Distance to Convenience Stores Predicts How Well a Person’s Diabetes is Controlled
People who live near convenience stores are more likely to have worse control of their diabetes, according to researchers at the University of Arizona.
Biomedical Informatics fellows at the College of Medicine – Phoenix and a graduate student at the Mel and Enid Zuckerman College of Public Health found an association between diabetes management and proximity to a convenience store by analyzing data on food permits issued by the Maricopa County Department of Environmental Services and data on health indicators compiled by the Department of Veterans Affairs in Phoenix.
“We discovered that as barriers to giant drinks and junk food plummet, poor health indicators spike,” said Casey Giblin, a master’s student in Public Health. “We used objective measures, exact locations and professionally recorded health indicators, which revealed an association between health and the built environment.”
The study is important because the annual growth rate for diabetes in Arizona is 8.2 percent, significantly higher than the national average of 3.4 percent.
“As clinical informatics has proliferated, we are looking at innovative ways to expand services offered at the Phoenix VA Medical Center to at-risk veterans,” said Hamed Abbaszadegan, MD, director of the Clinical Informatics Fellowship at the college. “We now believe that proximity to convenience stores is a health risk factor. By pairing our analytical capabilities with our robust nutritional and social work service departments, we can intervene with education or targeted health services.”
The project analyzed more than 11,000 food permits in Maricopa County and 2,400 de-identified VA patient records. Researchers mapped convenience stores to understand its potential influence on the health of nearby residents. The densest area of convenience stores is in the heart of the Phoenix metropolitan area.
The study focused on two key health indicators that included body mass index (BMI) and Hemoglobin A1c (HbA1c). BMI measures a person’s height and weight to determine whether they can be classified as underweight, normal, overweight or obese. HbA1c measures an individual’s blood sugar and is used in diagnosing diabetes mellitus, a major cause of morbidity and health care cost in the U.S.
They found that BMI, on average a 28.6 in the US, decreases by 0.87 for every mile one lives from a convenience store. They also found that HbA1c, normally between 4 and 5.6 percent, increased by .02, .007, .003 percent with each additional convenience store within a 1-, 2-, and 5-mile radius of individual’s home.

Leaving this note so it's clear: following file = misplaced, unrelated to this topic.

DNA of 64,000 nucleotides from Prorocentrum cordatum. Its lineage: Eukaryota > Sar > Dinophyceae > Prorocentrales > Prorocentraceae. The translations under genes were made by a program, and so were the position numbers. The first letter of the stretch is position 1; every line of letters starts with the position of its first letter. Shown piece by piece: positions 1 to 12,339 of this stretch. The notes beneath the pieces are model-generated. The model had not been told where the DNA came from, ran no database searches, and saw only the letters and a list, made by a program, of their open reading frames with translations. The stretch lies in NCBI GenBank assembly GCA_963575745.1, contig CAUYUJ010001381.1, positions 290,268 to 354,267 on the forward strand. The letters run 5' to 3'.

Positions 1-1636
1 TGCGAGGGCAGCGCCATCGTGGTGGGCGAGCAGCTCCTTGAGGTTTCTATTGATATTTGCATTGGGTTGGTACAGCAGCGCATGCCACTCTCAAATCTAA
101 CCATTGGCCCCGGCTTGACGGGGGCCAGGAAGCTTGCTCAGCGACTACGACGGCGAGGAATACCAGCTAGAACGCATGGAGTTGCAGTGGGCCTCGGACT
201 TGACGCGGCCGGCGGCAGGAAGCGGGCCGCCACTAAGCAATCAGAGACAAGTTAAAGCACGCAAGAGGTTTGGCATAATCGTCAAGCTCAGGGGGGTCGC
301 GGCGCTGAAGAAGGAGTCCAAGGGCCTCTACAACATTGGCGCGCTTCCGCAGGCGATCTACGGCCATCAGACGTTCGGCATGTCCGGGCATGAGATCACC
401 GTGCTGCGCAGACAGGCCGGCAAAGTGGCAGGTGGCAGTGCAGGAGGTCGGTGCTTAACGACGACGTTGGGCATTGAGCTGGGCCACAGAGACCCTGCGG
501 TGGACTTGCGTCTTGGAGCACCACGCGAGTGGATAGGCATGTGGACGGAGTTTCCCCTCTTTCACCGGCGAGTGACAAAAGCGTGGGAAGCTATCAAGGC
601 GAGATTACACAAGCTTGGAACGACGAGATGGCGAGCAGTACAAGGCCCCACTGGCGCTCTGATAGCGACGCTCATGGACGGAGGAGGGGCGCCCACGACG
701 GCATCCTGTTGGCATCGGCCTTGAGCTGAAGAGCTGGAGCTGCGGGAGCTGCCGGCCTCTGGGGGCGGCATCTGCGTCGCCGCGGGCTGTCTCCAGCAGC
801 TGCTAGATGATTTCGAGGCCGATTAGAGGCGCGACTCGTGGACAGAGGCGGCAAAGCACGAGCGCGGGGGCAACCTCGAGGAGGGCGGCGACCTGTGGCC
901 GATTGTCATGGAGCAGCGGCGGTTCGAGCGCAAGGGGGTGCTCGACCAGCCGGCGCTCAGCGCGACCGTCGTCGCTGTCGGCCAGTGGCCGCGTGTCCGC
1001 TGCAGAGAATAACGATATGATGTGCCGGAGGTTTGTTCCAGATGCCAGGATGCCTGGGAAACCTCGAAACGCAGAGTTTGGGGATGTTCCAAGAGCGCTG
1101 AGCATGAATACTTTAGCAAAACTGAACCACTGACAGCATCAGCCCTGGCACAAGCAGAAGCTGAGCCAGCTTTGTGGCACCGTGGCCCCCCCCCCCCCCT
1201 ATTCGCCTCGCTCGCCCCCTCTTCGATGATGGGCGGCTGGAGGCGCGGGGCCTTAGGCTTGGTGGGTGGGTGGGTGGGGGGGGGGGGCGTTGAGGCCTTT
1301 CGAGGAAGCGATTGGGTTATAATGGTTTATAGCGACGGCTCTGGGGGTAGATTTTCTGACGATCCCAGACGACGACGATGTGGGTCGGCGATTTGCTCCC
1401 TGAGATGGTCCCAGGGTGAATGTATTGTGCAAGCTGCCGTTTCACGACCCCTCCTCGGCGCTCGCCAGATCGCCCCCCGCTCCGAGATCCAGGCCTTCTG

The investigators controlled for personal factors that impact health — like race, age, sex, marital status and employment status — and controlled for seasonal and travel patterns by eliminating hotels, stadiums and similar venues from the analysis. The statistical method used was blind as to what part of town patients lived in and relied solely on numbers.
“The insights gleaned from this project will no doubt be useful in bridging the quality care gap of our diabetic patients, and represents ongoing efforts to improve health care equity to our most vulnerable patients,” said investigator and Biomedical Informatics Fellow Peter Nguyen, MD.
Researchers will work with professionals in the VA’s nutrition and social work departments to prioritize resources to have the greatest impact on the population as a whole. This will likely contribute to prioritizing tele-health appointments since research has shown that diabetes education reduces hospital readmission rates.
“This data empowers physicians to link patients to nutrition and social work consultants,” Dr. Abbaszadegan said. “As a physician, we recognize the complexities of health care management, and linking patients to the right resources is as important as prescribing the correct medication. As clinical informaticists, our goal is to appropriately risk-stratify patients and make these resource links behind the scenes to enhance overall access to care.”
About the College
Founded in 2007, the University of Arizona College of Medicine – Phoenix inspires and trains exemplary physicians, scientists and leaders to optimize health and health care in Arizona and beyond. By cultivating collaborative research locally and globally, the college accelerates discovery in a number of critical areas — including cancer, stroke, traumatic brain injury and cardiovascular disease. Championed as a student-centric campus, the college has graduated 669 physicians, all of whom received exceptional training from nine clinical partners and more than 2,600 diverse faculty members. As the anchor to the Phoenix Bioscience Core, which is projected to have an economic impact of $3.1 billion by 2025, the college prides itself on engaging with the community, fostering education, inclusion, access and advocacy.